Wall Street’s 2022 Outlook – New Challenges And Opportunities

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Wall Street chugged through 2021 on an easy money, novice investor track. However, looking back, the track is littered with baggage – inferior IPOs (Bloomberg: \Record-Setting Year for IPOs Fails to Deliver Historic Returns\) and fizzled fads (Forbes: \2022 Stock Market Outlook: 2021 Fads And Fashions Are Forgotten\).

But the times are changing, and 2022 will bring Wall Street new, attractive opportunities that will be both challenging and rewarding.

2022\’s opportunities match Wall Street\’s strengths

Growth through easy money and deficit spending is being replaced by realistic expectations, planning and actions. Add in the Federal Reserve move to market-determined interest rates, and the 2022 outlook necessarily includes shifts in the financial markets. Among the shifts will be serious valuation adjustments of all assets, not just bonds.

Leaving are the Fed\’s historically extreme policies: negative real interest rates and huge bond warehousing. Also exiting is the byproduct of carrying out these actions for a dozen years – the Fed-caused alteration of the financial industry\’s accepted beliefs.

Therefore, in a return to \normal\ financial market operations, not only will rates and valuations shift, but so, too, will participant beliefs. And that brings us to Wall Street.

Wall Street operates on brain power and wisdom. A primary focus is on anticipating what lies ahead. If that is done well, all the rest (money management, financial advisory, product innovation and capital raising) falls into place. Therefore, expect Wall Street to lead the charge away from the old to the new.

The 2022 bogey man, inflation, boosts Wall Street\’s opportunities

Coincidentally with the changes above, inflation will play a bigger role. There will be a return to focusing on \real\ yields and returns —i.e., the subtraction of the inflation rate from gross yields and returns. Maintaining purchasing power will set the floor for the shortest, safest fixed income securities. (When completed, this shift means a 3-month US Treasury Bill in a 2% inflationary period will yield about 2.00% – not the 0.07% in today’s market.)

All other securities will have higher yields and/or expected returns, increased to compensate for the added maturity risk and/or credit risk. Thus, the 10-year UST note yield would rise from its current 1.5% (a negative real rate of -0.5% in a 2% inflation period). That 10-year yield, in turn, will once again be an important ingredient in analyzing other securities.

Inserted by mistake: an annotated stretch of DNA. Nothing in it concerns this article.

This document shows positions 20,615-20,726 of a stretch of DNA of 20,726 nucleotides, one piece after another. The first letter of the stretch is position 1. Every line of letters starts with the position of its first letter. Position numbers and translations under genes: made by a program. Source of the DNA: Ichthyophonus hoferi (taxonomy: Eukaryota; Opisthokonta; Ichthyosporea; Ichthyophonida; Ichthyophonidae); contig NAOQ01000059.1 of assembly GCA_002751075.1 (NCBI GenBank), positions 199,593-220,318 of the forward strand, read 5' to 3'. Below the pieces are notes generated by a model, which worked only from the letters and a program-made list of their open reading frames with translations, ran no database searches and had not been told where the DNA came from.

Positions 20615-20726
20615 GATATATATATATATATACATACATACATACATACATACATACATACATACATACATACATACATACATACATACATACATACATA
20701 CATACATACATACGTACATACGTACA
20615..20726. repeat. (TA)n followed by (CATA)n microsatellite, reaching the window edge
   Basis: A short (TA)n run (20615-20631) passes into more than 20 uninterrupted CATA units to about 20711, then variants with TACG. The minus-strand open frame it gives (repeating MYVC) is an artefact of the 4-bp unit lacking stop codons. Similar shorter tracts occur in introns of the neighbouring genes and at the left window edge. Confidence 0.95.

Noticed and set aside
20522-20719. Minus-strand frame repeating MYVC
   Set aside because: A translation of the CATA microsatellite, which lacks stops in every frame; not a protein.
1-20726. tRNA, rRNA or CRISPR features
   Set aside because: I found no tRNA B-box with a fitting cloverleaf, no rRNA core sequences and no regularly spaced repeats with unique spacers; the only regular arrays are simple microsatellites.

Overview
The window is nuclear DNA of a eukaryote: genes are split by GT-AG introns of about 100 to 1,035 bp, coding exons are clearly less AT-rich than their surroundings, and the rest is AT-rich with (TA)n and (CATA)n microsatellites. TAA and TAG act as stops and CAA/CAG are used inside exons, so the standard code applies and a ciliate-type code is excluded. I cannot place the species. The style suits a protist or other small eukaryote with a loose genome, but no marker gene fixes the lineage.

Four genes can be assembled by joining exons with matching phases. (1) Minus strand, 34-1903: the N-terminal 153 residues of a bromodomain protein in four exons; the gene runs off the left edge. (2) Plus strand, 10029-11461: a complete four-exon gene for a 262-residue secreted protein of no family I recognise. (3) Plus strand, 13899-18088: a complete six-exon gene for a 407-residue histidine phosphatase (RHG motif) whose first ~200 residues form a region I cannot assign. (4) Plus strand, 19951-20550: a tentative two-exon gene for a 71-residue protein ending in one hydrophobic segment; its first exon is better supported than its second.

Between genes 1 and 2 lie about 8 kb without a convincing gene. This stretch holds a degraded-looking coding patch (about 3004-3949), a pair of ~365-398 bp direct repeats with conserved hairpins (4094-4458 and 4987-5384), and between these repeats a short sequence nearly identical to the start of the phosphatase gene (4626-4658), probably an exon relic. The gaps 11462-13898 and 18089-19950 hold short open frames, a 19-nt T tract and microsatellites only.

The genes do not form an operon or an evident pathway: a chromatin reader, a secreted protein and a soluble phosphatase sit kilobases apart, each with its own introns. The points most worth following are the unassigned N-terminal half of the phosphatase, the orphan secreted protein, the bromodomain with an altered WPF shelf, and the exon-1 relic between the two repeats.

The need for speed

Nothing incentivizes action more than inflation because lost purchasing power affects everyone – investors to savers, income earners to annuity recipients, banks to insurers, producers to service providers, nonprofits to governments, and web-sellers to retailers. All are pressed to search for ways to increase income and control expenditures.

Speed is critical. Being late can mean never catching up. For a current example, see The Wall Street Journal article, \Food Companies Are Having Trouble Keeping Up With Inflation.\

\Historically, food companies have been able to weather episodes of inflation after a lag, as price increases take time to catch up to rising costs. Ultimately many come out better positioned as price hikes stick even as commodity prices eventually fall. The problem this time is that inflation is proving to be stronger and longer lasting than many anticipated, not just with respect to food ingredients and packaging materials, but also factors like freight and labor.

\The historical pattern should still hold, but the timing of eventual stabilization and recovery keeps getting pushed back, says Barclays analyst Andrew Lazar.\

The bottom line – 2022 offers Wall Street excellent opportunities

As an investor, owning stock in a Wall Street firm is like betting with the house (sort of). However, the firm\’s success depends on the abilities of the firm. So, the best approach is to own the stocks of those that have the resources, skill and savviness to find and successfully pursue the opportunities.

Goldman Sachs

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and Morgan Stanley

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seem natural choices, as does JPMorgan Chase

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. While smaller firms might be more adroit, the huge shifts that are about to happen will likely require the clout and reputation of the large firms. Each has proven itself in past environments.

Disclosure: Author recently bought Goldman Sachs, Morgan Stanley and JPMorgan Chase common stock

Employees headed to work in Wall Street (Photo by Spencer Platt/Getty Images)


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